Just several hours ago, JSOI2017(the selection contest in my province) ended, and I ended up with rank 5. Finally, I could go to NOI(Chinese National Olympiad of Informatics, more details can be found here), which will be held in July. Although rank 5 is pretty good, there's still a wide gap between top 4 and me(congrats to the top 4 who may get a 5-point bonus in NOI). This means I have to learn more and train harder, so here comes the post. In this post, I'm gonna record my daily training and contests during the last two and a half months. I hope keeping updating will push me to train harder and also improve my English in the same time. The problems mentioned here may be easier than those mentioned in matthew99's and Petr's blog, but I'll do my best to make this post great. Hope you may like it. :)

Codeforces Round #411 will start in less than one hour. I'll make my first record after it. Wish everyone good luck.

My performance in the contest was a complete flop. I was too sleepy to code problem C and D, though they were not too difficult. I was exhausted after the two-day provincial-team-selecting contest. Maybe all I need now is just a good rest. I will solve the problems left in the contest after that and share with you later.

**May 6th**

I solved problem B of Petr Mitrichev Contest 1. The problem is not too difficult. The key is that if we know the value of *A*(1, *j*) and *A*(*i*, 1), then we can calculate all *A*(*i*, *j*). Then the problem becomes whether there exists some values of *A*(1, *j*) and *A*(*i*, 1) such that all *A*(*i*, *j*) is between 0 and 1. For two elements *A*(*i*, 1) and *A*(1, *j*), we have some limits that it's impossible for *A*(*i*, 1) = *x* and *A*(1, *j*) = *y* simultaneously. So the problem becomes a 2-SAT.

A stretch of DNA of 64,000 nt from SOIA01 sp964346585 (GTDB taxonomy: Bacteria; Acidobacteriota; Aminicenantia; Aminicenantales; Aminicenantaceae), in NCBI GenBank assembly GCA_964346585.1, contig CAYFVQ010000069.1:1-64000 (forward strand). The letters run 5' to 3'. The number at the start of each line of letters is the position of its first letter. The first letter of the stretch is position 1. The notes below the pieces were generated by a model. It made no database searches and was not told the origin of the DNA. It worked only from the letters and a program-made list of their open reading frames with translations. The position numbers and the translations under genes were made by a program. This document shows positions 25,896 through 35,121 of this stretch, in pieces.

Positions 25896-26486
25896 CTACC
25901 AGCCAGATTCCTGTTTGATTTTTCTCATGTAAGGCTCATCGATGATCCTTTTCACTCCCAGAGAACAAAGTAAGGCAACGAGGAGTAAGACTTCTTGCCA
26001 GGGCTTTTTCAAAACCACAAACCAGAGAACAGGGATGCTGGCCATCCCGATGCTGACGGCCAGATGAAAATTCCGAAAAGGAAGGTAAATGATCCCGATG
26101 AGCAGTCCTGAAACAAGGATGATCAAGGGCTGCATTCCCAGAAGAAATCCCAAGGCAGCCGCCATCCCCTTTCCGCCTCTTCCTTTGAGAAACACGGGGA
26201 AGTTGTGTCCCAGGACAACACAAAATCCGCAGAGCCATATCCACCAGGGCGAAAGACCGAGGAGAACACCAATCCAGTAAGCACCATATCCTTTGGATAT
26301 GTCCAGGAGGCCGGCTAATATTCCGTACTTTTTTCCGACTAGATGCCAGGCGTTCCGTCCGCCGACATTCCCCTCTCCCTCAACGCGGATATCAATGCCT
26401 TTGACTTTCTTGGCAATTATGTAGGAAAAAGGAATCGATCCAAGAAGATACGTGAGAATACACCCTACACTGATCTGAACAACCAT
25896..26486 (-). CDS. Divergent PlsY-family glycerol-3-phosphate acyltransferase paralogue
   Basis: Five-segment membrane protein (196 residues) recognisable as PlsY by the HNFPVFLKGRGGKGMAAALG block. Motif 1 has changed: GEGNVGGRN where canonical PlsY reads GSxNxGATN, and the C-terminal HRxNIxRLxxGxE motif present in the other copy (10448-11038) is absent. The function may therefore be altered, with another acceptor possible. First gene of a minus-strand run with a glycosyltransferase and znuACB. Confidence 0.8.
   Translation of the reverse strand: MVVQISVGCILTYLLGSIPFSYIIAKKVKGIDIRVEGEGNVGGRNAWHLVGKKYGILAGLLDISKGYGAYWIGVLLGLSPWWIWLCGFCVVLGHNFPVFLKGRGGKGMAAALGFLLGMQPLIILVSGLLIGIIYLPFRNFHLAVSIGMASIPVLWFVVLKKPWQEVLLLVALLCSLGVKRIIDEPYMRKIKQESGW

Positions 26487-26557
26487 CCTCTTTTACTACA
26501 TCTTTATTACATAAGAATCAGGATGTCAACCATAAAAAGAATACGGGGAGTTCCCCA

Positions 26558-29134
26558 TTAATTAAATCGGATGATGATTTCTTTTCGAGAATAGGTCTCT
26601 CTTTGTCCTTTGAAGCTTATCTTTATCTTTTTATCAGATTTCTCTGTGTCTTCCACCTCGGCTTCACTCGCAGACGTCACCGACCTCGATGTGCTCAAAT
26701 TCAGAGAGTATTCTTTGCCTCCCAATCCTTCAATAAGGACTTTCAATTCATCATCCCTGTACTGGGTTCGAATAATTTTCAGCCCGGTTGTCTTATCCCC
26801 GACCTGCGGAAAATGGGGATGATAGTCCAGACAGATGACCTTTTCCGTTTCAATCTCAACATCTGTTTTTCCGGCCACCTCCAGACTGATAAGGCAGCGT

In the evening, I took part in Atcoder Grand Contest 014, which was another flop to me. The problems are a little bit easier than usual, and there was a data structure problem. However, I still just solved 4 problems. I couldn't focus when coding, and as a result I made some stupid mistakes when coding C and D. I tried to solve problem E after that, and my performance on E was just shit. After having an idea, I hurried to code. Still, I made a lot of mistakes when coding, and couldn't accept it in time. After the contest, I tried a lot of times before accepting it. I found that both my ideas and implementation were wrong. As a Chinese OIer, I couldn't solve this data structure problem. What a shame!

After JSOI and AGC014, I noticed that I'm now having a big problem of coding. I always made some small mistakes such as typo when coding, and often need a lot of debugging to get accept. I should try to focus on my code when coding, and train more problems which are difficult to implement. Have you once had the same problem? And how do you avoid making stupid mistakes when coding?

**May 7th**

I took part in topcoder SRM714 and codeforces #412, and plan to solve left problems several days later.

**May 8th**

**May 9th**